Hoffman Estates woman's path from GED to Stanford
Hoffman Estates woman carves path from the GED to Stanford
For Hoffman Estates resident, Harper College graduate and now Stanford University student Catherine Sanchez, focusing solely on learning -- something she places a great deal of importance on -- has not always been a possibility.
The 30-year-old straight-A student who will study neurobiology this fall said she grew up with parents who were mentally ill and abusive. Sanchez's family moved frequently when she was a child, including as she was finishing high school, at which point her parents said they would "home-school her," but failed to do so.
In an effort to escape her home life, Sanchez said, she followed a deadbeat boyfriend to Richmond, Illinois. After being rejected for some jobs because she didn't have a high school degree, she took the GED test at McHenry County College, a move that rekindled her love for learning.
"It kept kind of itching at the back of my mind. Even though I liked my job, I really wanted to go back to school," she recalls. "And I realized I was on my own and I could probably go back."
Sanchez scored in the top 1 percent on the GED and received her diploma in the mail on Valentine's Day, then enrolled in two classes at Harper College in 2009 at age 23.
She soon faced another hurdle when her boss at McDonald's scheduled her to work through her classes.
"I wasn't sure if I was going to be able to take classes and fit it into working," Sanchez said.
She told one of her professors why she had to drop his class.
"He said, 'If you want to stick with it, we'll make it work.' And that gave me the confidence to keep trying."
Sanchez read the entire textbook that night.
She said the professor's understanding nature and willingness to work with her schedule is something she experienced with all her professors. And they noticed her hard work.
"She was really thoughtful and had amazing ideas," said psychology professor Kirsten Matthews, who taught Sanchez's honors child psychology class. "She has a really strong foundation, and the ability to think critically."
Sanchez eventually quit McDonald's and took a job in quality assurance at a medical records warehouse. She took a second job at Michael's Arts & Crafts after her sister, who is two years younger, moved in with her.
Her new normal involved working from 4 a.m. or so until 10 a.m., taking a three-hour nap before honors chemistry, then working from 4 p.m. to midnight.
She planned to transfer to the University of Illinois. But she and her husband, Abraham, whom she's been married to for six years, were told during orientation they made too much money to qualify for financial aid, but not enough for private loans. "There was no way we could pay the $8,000 a year it was going to cost," Sanchez said.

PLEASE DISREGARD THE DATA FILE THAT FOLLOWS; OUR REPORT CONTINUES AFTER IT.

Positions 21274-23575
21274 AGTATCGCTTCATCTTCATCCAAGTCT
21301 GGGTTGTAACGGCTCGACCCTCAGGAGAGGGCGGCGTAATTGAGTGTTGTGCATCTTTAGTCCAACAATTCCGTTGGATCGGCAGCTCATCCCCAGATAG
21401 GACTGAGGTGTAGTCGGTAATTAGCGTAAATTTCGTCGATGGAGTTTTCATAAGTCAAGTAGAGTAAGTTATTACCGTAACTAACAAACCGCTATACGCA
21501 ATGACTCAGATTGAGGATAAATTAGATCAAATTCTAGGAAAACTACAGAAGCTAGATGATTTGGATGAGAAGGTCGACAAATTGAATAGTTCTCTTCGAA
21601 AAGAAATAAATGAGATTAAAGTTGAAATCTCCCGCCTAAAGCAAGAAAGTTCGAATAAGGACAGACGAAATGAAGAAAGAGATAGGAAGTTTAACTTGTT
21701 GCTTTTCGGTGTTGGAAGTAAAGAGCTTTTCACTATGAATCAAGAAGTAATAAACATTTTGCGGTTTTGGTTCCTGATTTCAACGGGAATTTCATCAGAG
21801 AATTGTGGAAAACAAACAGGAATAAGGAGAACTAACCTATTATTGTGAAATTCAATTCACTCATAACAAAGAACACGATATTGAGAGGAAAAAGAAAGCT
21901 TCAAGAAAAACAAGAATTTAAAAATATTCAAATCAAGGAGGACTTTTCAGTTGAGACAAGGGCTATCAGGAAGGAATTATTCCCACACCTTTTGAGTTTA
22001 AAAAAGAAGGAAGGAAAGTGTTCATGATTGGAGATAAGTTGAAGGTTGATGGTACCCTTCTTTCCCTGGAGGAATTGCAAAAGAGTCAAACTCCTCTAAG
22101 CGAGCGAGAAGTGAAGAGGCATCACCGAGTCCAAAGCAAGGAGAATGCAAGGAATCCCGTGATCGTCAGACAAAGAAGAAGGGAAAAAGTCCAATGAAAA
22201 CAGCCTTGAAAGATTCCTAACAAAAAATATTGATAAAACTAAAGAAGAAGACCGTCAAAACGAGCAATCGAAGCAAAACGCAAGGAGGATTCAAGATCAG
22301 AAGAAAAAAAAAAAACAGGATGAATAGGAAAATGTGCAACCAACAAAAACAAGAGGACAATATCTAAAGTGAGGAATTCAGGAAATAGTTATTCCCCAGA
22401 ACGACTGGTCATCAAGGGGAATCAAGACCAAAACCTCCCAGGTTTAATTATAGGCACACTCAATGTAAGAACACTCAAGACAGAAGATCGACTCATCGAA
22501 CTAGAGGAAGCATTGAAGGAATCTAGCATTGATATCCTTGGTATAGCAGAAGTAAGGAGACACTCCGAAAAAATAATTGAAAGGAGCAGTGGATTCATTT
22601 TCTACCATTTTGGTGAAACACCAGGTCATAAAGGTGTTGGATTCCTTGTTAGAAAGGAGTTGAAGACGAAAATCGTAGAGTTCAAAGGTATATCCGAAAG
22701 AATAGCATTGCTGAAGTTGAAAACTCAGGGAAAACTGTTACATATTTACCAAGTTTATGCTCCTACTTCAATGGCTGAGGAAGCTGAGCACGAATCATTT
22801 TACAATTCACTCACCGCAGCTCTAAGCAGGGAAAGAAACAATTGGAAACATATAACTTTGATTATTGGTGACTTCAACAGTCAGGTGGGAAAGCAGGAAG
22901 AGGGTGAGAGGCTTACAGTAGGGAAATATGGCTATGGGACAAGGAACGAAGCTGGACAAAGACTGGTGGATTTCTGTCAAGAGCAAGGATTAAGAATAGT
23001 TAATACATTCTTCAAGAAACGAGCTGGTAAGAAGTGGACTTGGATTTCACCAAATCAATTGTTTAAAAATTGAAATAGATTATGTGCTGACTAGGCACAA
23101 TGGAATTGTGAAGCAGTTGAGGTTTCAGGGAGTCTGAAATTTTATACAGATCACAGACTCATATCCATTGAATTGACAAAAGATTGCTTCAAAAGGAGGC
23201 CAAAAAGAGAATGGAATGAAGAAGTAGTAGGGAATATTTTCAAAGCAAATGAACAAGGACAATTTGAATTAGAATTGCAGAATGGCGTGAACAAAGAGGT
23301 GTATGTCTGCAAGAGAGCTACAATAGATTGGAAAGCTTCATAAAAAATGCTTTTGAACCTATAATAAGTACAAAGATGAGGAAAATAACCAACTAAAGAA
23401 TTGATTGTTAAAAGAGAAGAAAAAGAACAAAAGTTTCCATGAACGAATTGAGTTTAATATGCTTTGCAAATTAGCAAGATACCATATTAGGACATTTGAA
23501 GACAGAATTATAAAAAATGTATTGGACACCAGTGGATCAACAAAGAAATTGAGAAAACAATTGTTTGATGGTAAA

She went back to working two jobs, this time at Costco and a dentist's office, seven days a week. And she suffered health problems, eventually diagnosed as fibromyalgia, a condition associated with anxiety and post-traumatic stress. She believed it came from abuse she endured in childhood.
Then in 2014, "I came across an old journal where I wrote about how much I love being in school," Sanchez said.
She quit one job to go back to taking classes at Harper and began looking again at transferring to four-year schools. At the behest of her husband, she applied to Stanford, despite being sure she couldn't get in.
"He kept poking me, telling me, 'you need to do this, you need to apply, you need to go,'" she said.
She was all set to attend Northeastern Illinois University in Chicago, and was just waiting for her Stanford rejection letter.
"I was at work the day the letter came," she said. "I opened up the email and I read it four times … Never, ever, in my life did I think this was going to happen."
She called her husband, but started crying and couldn't get words out, so she sent him a screenshot.
The Rotary Club of Schaumburg/Hoffman Estates donated money for her schooling and the Barrington Breakfast Rotary Club donated 50,000 airline miles so she can fly home on breaks.
Sanchez hopes that after Stanford she can bring more understanding to how the brain factors into human health.
"If we had a better understanding of that, there might be less of a stigma around mental illness," she said. "I think that there's a lot of social issues that we need to understand better and if you understand the brain and how the brain works, maybe that will help."